Overcoming a Lack of Motivation When Learning a Language

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Feeling a little lack of motivation to practice a foreign language these days? Don’t fret, you’re not the only language learner whose motivation has taken an extended vacation… Luckily there are easy ways to avoid losing motivation, and ways to get it back if it’s already long gone. Apply these to language learning, or any other area of your life that needs a boost!

1. Start small

If you’re feeling unmotivated, you may have gotten too ambitious for your own good… And ended up overwhelmed. That’s a feeling that can really destroy your motivation.

If you can’t muster the motivation to watch an entire foreign-language movie, that’s okay. Start with smaller goals. Try watching something shorter, like one episode of a sitcom. If you’re really struggling, challenge yourself to at least do five minutes of vocab review, for example. Even a few minutes of practice a day can be super beneficial in the long run! As you start to see results, your motivation will probably come back on its own. With time, you can gradually move back up to longer activities.

2. Break from your routine and try something new

We talk a lot about how beneficial structured routines and habits are. But sometimes all you need is a change of scenery to renew your interest and motivation!

If you usually practice before bed, switch it up and try reviewing your vocab flashcards in the morning over coffee. If you usually practice on the couch with foreign-language books or movies, get up and move! Dance and sing to some popular music in your target language. Or take a foreign-language podcast with you on your next walk or run.

3. Take stock of your progress

You might have lost motivation because you don’t feel like you’ve made any progress, or because your goals are a bit outdated. Take this time to see how far you’ve come, because progress is always encouraging! Watch an episode of a TV show that you couldn’t understand a few months ago and focus on how much more you understand now. No matter what your goals are, try to make them as concrete as possible. Doing so will make it easier to measure your progress from now on.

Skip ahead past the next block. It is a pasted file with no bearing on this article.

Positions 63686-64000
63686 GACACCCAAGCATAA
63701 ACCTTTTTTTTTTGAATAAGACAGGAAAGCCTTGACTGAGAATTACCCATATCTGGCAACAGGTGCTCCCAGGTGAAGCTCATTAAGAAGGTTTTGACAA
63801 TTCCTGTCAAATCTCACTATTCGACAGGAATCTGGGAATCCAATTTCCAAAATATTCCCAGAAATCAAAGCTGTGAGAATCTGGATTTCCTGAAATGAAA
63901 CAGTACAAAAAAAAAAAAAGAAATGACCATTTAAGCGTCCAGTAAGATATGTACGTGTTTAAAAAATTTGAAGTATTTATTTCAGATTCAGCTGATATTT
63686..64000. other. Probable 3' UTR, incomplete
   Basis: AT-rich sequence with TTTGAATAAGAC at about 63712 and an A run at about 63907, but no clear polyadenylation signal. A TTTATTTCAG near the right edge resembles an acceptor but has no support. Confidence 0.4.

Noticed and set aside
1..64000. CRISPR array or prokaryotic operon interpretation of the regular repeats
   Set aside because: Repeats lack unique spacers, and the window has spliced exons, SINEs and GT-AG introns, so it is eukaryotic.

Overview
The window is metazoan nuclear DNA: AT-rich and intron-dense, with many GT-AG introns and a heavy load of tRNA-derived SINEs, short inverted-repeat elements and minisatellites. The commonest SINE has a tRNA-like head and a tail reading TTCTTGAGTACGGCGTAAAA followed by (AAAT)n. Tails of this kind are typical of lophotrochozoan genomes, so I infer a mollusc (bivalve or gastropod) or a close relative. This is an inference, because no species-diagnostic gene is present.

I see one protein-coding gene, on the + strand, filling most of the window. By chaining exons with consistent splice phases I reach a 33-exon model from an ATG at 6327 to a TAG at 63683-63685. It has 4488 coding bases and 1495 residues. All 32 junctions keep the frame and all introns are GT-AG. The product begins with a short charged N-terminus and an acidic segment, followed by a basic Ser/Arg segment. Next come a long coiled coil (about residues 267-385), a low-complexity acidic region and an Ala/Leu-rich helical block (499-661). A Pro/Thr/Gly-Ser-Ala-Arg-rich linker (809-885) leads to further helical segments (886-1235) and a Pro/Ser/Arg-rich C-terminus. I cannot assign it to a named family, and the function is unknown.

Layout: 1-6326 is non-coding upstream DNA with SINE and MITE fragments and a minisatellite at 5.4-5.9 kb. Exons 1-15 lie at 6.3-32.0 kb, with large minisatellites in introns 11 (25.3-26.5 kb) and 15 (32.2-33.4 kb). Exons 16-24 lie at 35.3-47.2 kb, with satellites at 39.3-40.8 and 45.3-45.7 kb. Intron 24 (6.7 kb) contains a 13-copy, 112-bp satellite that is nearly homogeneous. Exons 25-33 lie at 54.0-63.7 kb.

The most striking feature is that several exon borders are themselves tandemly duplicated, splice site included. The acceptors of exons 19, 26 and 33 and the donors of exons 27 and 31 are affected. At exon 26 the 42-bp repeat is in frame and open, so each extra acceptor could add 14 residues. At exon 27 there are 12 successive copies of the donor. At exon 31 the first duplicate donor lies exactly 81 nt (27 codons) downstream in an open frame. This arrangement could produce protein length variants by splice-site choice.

4. Renew your commitment to language learning

You can also use this opportunity to remind yourself of your goals or set new ones. Maybe you started learning a language for work… but now you have a new job and you’re more interested in being able to speak it for an upcoming vacation. Maybe you started learning it in school, so your goal was to pass your grammar tests, but now you want to learn more practical skills and vocabulary. It’s okay to change your goals!

You also might have just lost sight of your original goals. If that’s the case, here are a few good ways to clear the path ahead of you and keep moving forward:

If you’re a creative type, you could make a vision board with inspirational pictures or words that you can look at anytime you need a dose of motivation.

Or, just write a quick list of all of the reasons you started learning a language in the first place.

5. Talk it out with someone who understands what you’re going through

You don’t have to deal with these feelings alone. It can be helpful to talk about your lack of motivation with someone who understands what you’re going through. Every language learner has been in your shoes at some point in their life.

Ideally, talk about it with your language partner. That’s someone who is a native speaker of your target language and who is learning your native language. If you don’t have a language partner, you could head over to Facebook to look for groups of fellow learners. Or, check our our article about the best websites for setting up a language exchange. You can also post a comment on this article so that other learners and members of our team can give you their tips and support.

6. Or, take a break!

And if you’re really not feeling it, it’s also okay to take a break from language. It’s better to take a breather and wait until inspiration strikes again than to force yourself to do something you don’t enjoy. Language learning should be a pleasurable experience, not a chore.


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